As the days draw shorter across the Northern Hemisphere and flu season beckons, attention is turning toward vitamin D, with supplement retailer Holland & Barrett recently celebrating the first day of fall as “Vit D Day.”
However, the French Agency for Food, Environmental and Occupational Health & Safety (ANSES) is warning of the dangers of vitamin D overdose, especially for infants. As a result, it is urging the French public to opt for vitamin D medication rather than food supplementation.
“Although food supplements are regulated to ensure their safe use, the package leaflets for medicines containing vitamin D provide clear information on doses, precautions for use, risk of adverse effects and overdose,” Gwenn Vo Van Regnault, nutrivigilance project officer at ANSES, tells NutritionInsight.
Isabel Tarrant, nutritionist at Holland & Barrett, adds that it is important that consumers stick to the daily recommended dose unless advised otherwise by a doctor, as high levels of vitamin D can be harmful to the body.
Dangers of too much vitamin D
Vitamin D is essential for bone growth in children. To ensure this growth, vitamin D is prescribed in France from the first few days of a baby’s life to prevent rickets, which is a disease of growth and ossification.
However, ANSES stresses that giving your child too much vitamin D can be just as harmful as not giving enough.
Vitamin D plays a vital role in aiding the absorption of calcium from food. However, excessive intake of vitamin D can lead to elevated blood calcium levels, known as hypercalcemia.
Tarrant explains that prolonged high levels of calcium in the blood can result in calcification of the arteries, in which calcium combines with cholesterol and forms plaques that are deposited on the artery wall.
This can also increase the risk of atherosclerosis and coronary heart disease, as well as kidney injury and digestive issues.
Medicines versus supplements
Medicines have a higher level of requirement in terms of the quality of raw materials, manufacture and control of dosage in each batch, compared to food supplements, Van Regnault explains.
“Medicines are products subject to a marketing authorization whereas food supplements are only subject to a declaration. Moreover, the control of food supplements is made difficult by the increase in the offer on the internet in particular.”
Notably, ANSES has received three reports of cases of hypercalcemia in infants over the last year – all of which were traced to products designed for adults purchased online.
“The increase in internet purchases and supply is likely to increase the risk of overdose,” says Van Regnault.
ANSES has also had a case of hypercalcemia in an 81 year old person following an overdose of a food supplement bought on the internet, which contained 40,000 IU per day. The upper safe limit for adults is 4,000 IU per day, with 400-800 IU per day being sufficient to support the immunity of the average healthy adult.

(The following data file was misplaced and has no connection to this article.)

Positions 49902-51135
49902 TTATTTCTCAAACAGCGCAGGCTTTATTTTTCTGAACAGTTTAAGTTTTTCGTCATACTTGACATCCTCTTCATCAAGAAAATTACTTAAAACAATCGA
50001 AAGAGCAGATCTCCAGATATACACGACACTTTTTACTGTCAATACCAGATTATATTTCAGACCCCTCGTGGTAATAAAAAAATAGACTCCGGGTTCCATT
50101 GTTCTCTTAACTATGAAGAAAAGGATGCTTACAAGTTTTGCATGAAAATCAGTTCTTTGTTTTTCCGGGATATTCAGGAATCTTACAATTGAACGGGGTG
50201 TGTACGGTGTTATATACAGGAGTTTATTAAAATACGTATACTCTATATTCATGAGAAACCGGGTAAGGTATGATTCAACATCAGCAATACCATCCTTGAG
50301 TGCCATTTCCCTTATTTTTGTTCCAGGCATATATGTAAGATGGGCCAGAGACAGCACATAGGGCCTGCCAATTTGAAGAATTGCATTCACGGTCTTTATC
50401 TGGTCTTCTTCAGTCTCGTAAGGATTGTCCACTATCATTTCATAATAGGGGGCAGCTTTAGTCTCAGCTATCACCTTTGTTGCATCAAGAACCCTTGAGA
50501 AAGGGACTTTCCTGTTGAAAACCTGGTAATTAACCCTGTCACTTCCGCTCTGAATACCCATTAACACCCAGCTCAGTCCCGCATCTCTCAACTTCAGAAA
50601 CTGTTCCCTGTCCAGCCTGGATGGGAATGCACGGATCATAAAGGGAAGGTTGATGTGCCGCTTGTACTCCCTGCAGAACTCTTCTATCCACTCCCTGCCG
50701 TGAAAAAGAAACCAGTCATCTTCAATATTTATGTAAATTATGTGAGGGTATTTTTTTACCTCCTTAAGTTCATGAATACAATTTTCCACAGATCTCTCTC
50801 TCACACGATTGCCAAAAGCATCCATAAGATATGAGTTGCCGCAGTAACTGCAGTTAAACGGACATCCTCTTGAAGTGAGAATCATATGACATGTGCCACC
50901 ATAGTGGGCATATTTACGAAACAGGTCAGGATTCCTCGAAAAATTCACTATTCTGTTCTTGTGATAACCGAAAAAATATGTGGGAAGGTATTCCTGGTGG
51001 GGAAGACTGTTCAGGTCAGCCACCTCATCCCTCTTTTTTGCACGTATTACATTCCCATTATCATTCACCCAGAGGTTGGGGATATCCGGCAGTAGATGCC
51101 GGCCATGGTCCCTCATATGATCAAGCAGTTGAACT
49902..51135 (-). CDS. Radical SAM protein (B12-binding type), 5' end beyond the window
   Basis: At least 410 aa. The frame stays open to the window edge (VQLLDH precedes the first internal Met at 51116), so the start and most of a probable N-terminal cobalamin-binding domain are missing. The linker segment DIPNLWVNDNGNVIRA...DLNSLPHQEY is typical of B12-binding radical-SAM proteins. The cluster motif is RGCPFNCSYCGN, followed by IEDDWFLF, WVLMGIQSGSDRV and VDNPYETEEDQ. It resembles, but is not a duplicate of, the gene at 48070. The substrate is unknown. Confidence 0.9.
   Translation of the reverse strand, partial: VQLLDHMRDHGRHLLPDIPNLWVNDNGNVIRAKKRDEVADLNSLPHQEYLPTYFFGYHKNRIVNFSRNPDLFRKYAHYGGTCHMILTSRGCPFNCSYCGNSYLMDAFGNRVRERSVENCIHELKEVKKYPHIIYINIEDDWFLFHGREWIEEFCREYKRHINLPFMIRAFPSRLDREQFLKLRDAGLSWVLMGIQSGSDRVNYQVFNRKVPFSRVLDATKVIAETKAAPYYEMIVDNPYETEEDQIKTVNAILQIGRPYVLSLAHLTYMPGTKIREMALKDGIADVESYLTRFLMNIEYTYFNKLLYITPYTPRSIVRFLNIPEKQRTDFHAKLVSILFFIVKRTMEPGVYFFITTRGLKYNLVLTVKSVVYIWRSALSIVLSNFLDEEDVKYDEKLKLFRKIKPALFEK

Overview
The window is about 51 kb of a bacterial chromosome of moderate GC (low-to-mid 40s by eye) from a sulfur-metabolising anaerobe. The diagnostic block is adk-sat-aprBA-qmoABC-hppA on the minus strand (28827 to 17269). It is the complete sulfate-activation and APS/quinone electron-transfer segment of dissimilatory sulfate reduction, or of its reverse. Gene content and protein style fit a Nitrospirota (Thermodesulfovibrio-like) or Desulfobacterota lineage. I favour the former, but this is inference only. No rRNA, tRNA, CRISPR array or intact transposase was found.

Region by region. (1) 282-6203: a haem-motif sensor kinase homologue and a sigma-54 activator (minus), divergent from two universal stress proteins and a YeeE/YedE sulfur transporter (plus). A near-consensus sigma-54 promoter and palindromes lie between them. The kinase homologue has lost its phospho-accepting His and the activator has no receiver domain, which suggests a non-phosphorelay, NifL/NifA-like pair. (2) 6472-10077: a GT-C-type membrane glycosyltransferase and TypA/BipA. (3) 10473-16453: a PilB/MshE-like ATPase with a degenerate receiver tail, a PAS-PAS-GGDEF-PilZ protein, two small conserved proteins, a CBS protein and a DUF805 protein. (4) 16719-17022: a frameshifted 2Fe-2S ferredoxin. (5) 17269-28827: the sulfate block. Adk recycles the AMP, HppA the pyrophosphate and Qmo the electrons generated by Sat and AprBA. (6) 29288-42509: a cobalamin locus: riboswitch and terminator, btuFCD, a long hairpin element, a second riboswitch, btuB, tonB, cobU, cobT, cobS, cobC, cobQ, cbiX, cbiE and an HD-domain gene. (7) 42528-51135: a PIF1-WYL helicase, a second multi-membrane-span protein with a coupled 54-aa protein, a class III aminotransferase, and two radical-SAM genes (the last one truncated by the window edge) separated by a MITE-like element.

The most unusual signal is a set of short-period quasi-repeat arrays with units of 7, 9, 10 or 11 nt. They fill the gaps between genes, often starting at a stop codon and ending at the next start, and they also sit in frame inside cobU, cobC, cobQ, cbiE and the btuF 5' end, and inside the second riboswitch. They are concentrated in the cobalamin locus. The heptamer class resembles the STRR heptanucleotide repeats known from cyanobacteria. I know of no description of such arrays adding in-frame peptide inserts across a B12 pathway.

Last year, a UK study argued that health professionals perceiving vitamin D as a medicine, rather than as a key nutrient, are constraining practice and jeopardizing elderly care home residents’ health.
A solution in vitamin K2?
Tarrant notes that people who are required to take a high dose of vitamin D daily should also take a vitamin K2 supplement to avoid the build-up of calcium in the arteries. Vitamin K2 transports calcium from the arteries to the bones, supporting healthy bone function and preventing calcification of the arteries.
Kappa Bioscience goes as far as to call this combination the “perfect pair,” noting that vitamins D3 and K2 each function more effectively in the presence of the other.
ANSES has not investigated whether consuming vitamin K2 would help prevent overdoses, but Van Regnault notes that two reported cases of hypercalcemia involved a food supplement containing both vitamin D and vitamin K2.
A new immunity star
Tarrant emphasizes that the consequences of vitamin D toxicity should not scare consumers off from taking vitamin D supplements, as it is an essential nutrient for immune and bone health.
“Pre-pandemic, vitamin D was most commonly recognized for supporting bone health and vitamin C was known as the ‘star’ for immune support. During the pandemic, public health knowledge on the importance of vitamin D for the immune system significantly increased as the UK became aware of the scientific literature, and public health messaging surrounding vitamin D was introduced.”
According to Holland & Barrett, despite the government guidelines on vitamin D, almost half (48%) of UK consumers still do not take a vitamin D supplement at all. Additionally, only 12% say they now take one much more regularly than they did prior to the start of the pandemic in March 2020.
Therefore, it is urging consumers to supplement through the fall and winter months as part of a holistic approach to immunity, which includes good sleep, exercise and stress relief.
In February, German scientists flagged that vitamin D supplementation could be a simple and inexpensive way to reduce cancer mortality.
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